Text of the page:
Che Guevara in Korean poetry (part 2)

Thanks to daeguowl for researching this interesting question, and for coming up with some additional poems to consider.

And a special thanks to Brother Anthony of Taize for giving of his time, and providing translations for the two key poems which our visitor was interested in. Here they are:


by Ko Un
Translated by Brother Anthony of Taizé and Lee Sang-Wha

I was twenty.
For no reason I wearily loathed the apricot-flowered spring days.
I was starving.
I wanted to fall
on the bitterly cold snowfields
of Irkutzk in Siberia — forty below.
I wanted to fall, shot, killed like a young Decembrist.

An obtuse age,
all I hoped was a breathless Sturm und Drang.

I felt as if a wizard’s hand had been cut off with a straw-cutter.
When a hoe was thrust into the earth’s hide
the clods of earth wept wildly.

I was sixty.
I omitted all kinds of disruptions.
Above all I disdained belated excuses.
As ever
lovely clear days were revolting.
Out on plains whose flesh
was being struck by knife-blades of thunder and lightning
through dark, black clouds
I had to go racing on,
unspeakably happy
all the way
all the way to the other side.

Away with every kind of resignation.
Away with every kind of nirvana.

Even on beyond sixty, I still acted childishly.
All I had was a few friends,
only one lung.
For the sake of the absence of the other
I was obliged to go to another place.
Still I bear Che Guevara in mind, that evening star, my retarded discovery.

The latter half is an explosion of the first.


김남주 시인의 무덤 앞에서

민 영

남주 내가 왔네.
하고 말해도 망월동 시민묘지
한 귀퉁이, 초라한 무덤 속에 누운
김남주 시인은 대답이 없네.

혁명을 꿈꾸며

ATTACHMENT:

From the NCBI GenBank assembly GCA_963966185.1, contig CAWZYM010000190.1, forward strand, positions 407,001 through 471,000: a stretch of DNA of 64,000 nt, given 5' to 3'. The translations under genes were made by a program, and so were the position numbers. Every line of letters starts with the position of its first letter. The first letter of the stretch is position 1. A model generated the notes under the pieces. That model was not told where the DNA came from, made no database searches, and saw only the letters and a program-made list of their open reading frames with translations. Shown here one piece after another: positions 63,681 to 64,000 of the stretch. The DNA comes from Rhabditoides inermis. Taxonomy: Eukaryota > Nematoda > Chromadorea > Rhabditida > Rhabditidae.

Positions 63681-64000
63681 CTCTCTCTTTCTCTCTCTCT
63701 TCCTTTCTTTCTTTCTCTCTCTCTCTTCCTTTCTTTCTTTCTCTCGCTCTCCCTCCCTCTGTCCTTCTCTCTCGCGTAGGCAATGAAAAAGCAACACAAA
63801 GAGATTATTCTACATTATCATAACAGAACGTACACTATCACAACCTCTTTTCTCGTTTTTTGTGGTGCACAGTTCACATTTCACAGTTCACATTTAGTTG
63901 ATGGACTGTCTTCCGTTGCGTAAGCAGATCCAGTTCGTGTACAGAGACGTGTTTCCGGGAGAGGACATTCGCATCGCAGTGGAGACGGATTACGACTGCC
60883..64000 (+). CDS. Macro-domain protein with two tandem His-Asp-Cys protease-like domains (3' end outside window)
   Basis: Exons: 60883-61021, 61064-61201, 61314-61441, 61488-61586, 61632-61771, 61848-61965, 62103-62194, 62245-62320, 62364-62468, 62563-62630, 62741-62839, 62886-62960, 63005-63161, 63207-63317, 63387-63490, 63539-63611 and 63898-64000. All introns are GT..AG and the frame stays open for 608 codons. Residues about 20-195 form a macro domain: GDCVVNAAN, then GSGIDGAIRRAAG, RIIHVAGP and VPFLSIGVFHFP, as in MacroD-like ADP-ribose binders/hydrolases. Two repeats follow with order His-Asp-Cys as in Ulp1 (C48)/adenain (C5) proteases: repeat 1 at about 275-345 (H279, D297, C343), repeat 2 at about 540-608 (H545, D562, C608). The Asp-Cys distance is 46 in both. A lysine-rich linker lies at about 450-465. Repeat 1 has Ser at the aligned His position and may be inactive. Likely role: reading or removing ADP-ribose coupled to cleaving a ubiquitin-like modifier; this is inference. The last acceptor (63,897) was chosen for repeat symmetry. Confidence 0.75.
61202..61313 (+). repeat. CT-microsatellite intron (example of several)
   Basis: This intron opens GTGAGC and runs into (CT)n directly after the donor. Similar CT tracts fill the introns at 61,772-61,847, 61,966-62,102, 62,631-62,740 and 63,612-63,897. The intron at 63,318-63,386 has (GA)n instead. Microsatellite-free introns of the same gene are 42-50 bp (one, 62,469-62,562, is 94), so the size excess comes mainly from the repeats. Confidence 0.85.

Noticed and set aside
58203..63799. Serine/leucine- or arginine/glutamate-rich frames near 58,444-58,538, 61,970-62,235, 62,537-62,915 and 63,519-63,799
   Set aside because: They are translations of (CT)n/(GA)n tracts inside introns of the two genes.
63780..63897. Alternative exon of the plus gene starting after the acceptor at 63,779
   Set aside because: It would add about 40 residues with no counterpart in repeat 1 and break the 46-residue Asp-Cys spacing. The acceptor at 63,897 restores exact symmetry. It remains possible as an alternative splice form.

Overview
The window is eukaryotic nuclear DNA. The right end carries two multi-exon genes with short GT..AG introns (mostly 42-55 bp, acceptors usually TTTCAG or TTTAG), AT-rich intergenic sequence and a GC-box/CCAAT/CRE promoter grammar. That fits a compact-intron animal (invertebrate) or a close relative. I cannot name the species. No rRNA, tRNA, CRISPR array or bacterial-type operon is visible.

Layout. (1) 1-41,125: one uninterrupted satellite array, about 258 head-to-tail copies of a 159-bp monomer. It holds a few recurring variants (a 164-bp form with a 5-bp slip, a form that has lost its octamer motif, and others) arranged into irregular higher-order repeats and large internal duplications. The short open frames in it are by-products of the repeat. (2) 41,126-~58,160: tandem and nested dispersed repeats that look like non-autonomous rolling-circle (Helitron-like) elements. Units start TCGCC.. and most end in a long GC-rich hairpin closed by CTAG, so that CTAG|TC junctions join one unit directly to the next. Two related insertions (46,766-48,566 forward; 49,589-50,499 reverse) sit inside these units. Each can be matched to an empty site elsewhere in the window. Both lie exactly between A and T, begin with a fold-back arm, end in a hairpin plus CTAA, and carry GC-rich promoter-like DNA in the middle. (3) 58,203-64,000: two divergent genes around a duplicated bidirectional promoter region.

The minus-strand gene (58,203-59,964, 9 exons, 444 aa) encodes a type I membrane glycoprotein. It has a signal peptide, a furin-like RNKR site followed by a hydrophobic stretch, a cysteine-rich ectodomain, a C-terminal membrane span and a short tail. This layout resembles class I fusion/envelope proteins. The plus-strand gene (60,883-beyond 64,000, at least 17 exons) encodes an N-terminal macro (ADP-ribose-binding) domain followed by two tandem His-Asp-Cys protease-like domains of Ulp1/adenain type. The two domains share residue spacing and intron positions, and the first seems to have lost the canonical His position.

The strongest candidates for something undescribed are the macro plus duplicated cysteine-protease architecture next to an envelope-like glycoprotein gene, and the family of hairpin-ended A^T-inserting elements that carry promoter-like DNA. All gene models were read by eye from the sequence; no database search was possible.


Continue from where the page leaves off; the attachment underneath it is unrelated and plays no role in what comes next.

혁명을 노래하며 이 땅에서
독점 자본과 폭압의 힘을 몰아내고
일하는 자의 나라를 세우겠다던 남주.
타오르는 불꽃처럼 싸웠더라도
그 혁명의 과실을 따먹을 생각일랑
하지도 않았다고 노래한 시인은
그래서, 이 옥방보다 좁은 땅에
쓸쓸히 묻혀서 지내는가?

남주 내가 왔네.
그대가 목숨을 걸고 싸울 때
등뒤에 숨어서 늑장을 부리며
달아나기에만 바빴던 이 비겁한 동업자가,
그대가 떠난 뒤에도 꽃 한 송이 꽂지 못하고
무사안일하게 살아온 자본주의의 패졸이
이제서야 찾아왔네.

향불 대신 담배꽁초가 쌓이고
빈 소줏병이 난지도처럼 뒹구는
무덤 앞에서, 아직도 햇살같이 웃고 있는
그대의 퇴색한 사진을 바라보며,
왜 체 게바라가 죽었는지를
왜 체 게바라가 죽어야만 했는지를
생각했네, 담배를 피워 물고……

Before the Grave of the Poet Kim Namju

by Min Yeong,
translated by Brother Anthony of Taizé

Namju, here I am, I’ve come.
But no matter what I say, Kim Namju
the poet lying in his shabby grave here in one corner
of Mangwol-dong Cemetery, makes no reply.

Namju, dreaming of revolution, singing of revolution,
you spoke of driving monopoly, capital
and oppression from this land, and of founding
a country of working folk, you, the poet who sang
that you had never thought you would enjoy
the fruits of that revolution, though you fought
like a blazing flame of fire — is that why
you lie buried here all alone like this,
in a patch of ground smaller than a prison cell?

Namju, here I am, I’ve come.
This cowardly workmate of yours who used to loiter hiding
behind your back, busy just keeping up with you
as you put your life on the line and fought,
I’ve been unable to sport a flower since you died,
just living for peace at any price, a defeated pawn of capitalism.
It’s only now that I’ve come to visit you.

Before your grave, where a pile of cigarette butts
replaces incense, with empty soju bottles rolling around
like on a city garbage-dump, as I gaze at the faded photo,
where you’re still smiling that sunny smile,
and smoke a cigarette, I ponder
why Che Guevara died,
why Che Guevara just had to die . . . .

Leave a Reply

Your email address will not be published.

This site uses Akismet to reduce spam. Learn how your comment data is processed.